Some people fear public speaking more than spiders, snakes or needles combined. While others called to public speaking find they love speaking in front of groups of all sizes. Becoming a public speaker provides many rewards for those who take on its challenges. Many professional speakers started speaking for free at local community and professional groups. As they built their reputations, they started speaking at larger venues and in front of more people, often earning significant incomes while doing so.
Find Your Message
Discover what you will share. Everyone brings unique experiences with them to the podium. Your audience wants to hear what you have to say. Your story is why they listen, so make it your own. This is your niche, it’s the reason the company or organization invites you to speak. Your message must provide value and meaning to your audience. If you do not provide value, they will not recommend you to others or ask you to return in the future.
Write Your Message
Write your speech. This doesn’t mean you read your speech to your audience, it means you fully know your content. If you you are unable to write your own speech, hire a speechwriter. Many writers provide this service for a fee. Once you write your speech, practice the speech. Part of people's fear of speaking includes forgetting what to say while onstage or behind the podium. A well-rehearsed speaker knows the speech well enough to improvise if needed without the audience knowing its improvisation.
Share Your Message
Find local organizations where you can share your message. It’s not often that a large corporation asks a new public speaker to speak at a national conference. Many professional speakers begin speaking at civic clubs, such as Rotary or Lions Club, small business groups or anywhere else people gather who would like a speaker. Often speakers speak for free but earn money by selling books or other items related to the talk after the meeting.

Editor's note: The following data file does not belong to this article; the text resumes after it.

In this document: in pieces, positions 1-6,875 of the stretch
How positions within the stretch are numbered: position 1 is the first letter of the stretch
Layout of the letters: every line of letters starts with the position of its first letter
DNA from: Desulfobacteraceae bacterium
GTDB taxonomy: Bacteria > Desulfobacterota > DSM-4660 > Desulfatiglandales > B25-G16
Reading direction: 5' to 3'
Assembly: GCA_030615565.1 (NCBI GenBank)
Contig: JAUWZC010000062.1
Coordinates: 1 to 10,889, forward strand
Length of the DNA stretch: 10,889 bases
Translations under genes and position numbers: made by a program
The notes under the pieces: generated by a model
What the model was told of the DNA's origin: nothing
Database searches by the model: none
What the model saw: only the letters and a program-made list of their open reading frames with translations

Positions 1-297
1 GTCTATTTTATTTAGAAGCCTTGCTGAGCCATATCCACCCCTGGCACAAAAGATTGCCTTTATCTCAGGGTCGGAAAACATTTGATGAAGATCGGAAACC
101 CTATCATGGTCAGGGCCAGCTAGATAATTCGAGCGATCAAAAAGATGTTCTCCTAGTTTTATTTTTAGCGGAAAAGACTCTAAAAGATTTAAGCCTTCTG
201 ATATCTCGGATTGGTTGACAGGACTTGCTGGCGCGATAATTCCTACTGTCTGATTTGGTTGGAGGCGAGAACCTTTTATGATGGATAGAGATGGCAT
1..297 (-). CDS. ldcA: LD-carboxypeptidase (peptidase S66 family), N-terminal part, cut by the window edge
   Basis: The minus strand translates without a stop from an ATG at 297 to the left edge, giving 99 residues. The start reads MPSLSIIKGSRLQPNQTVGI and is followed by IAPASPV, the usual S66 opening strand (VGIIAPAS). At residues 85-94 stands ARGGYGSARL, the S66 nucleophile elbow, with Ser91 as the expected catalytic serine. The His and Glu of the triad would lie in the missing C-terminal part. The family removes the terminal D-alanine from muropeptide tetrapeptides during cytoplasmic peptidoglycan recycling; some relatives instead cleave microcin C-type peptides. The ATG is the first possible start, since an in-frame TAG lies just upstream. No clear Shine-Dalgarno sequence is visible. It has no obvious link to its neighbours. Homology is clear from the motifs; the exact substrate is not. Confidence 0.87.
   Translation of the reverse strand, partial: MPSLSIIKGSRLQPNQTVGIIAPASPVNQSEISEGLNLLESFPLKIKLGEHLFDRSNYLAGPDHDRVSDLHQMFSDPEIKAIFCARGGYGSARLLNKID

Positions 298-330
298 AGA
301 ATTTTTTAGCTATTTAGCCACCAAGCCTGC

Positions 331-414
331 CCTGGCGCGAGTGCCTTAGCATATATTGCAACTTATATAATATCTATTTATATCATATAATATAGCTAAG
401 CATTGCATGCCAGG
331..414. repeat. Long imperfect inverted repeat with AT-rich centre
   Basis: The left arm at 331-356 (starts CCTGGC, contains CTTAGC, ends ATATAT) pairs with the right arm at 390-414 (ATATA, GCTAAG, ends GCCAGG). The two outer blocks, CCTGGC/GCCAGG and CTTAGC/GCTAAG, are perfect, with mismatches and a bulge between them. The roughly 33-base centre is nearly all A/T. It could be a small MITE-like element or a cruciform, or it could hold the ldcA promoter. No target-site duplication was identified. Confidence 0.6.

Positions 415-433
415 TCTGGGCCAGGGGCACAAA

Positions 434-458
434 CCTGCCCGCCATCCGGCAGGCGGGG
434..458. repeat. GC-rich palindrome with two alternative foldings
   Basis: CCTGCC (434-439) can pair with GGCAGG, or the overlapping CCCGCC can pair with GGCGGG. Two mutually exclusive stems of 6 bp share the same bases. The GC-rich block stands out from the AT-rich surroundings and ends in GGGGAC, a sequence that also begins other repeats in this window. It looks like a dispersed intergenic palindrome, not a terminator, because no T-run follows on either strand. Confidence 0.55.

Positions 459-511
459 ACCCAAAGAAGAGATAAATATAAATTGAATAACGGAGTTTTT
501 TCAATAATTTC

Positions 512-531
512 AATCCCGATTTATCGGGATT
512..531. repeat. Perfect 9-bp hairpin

Many organizations provide training and certification for professional speakers. Toastmasters International offers meeting and groups throughout the world for people who speak in front of groups. Members attend meetings and practice speaking in front of other people who often speak to groups. The National Speakers Association (NSA) provides certification for professional speakers. This certification demonstrates the speaker’s association with the NSA and proves they developed professional platform skills, business management and education relating to speaking professionally. Earning this designation requires a five-year commitment and hundreds of speeches during that time.
David Rouse, currently residing in Raleigh, N.C., has been writing and teaching home owners about the mortgage industry since 1997. Rouse has written training manuals for mortgage professionals and conducted informational first-time home-buyer seminars, providing make-sense answers for a long and confusing process. He studied at Western Kentucky University.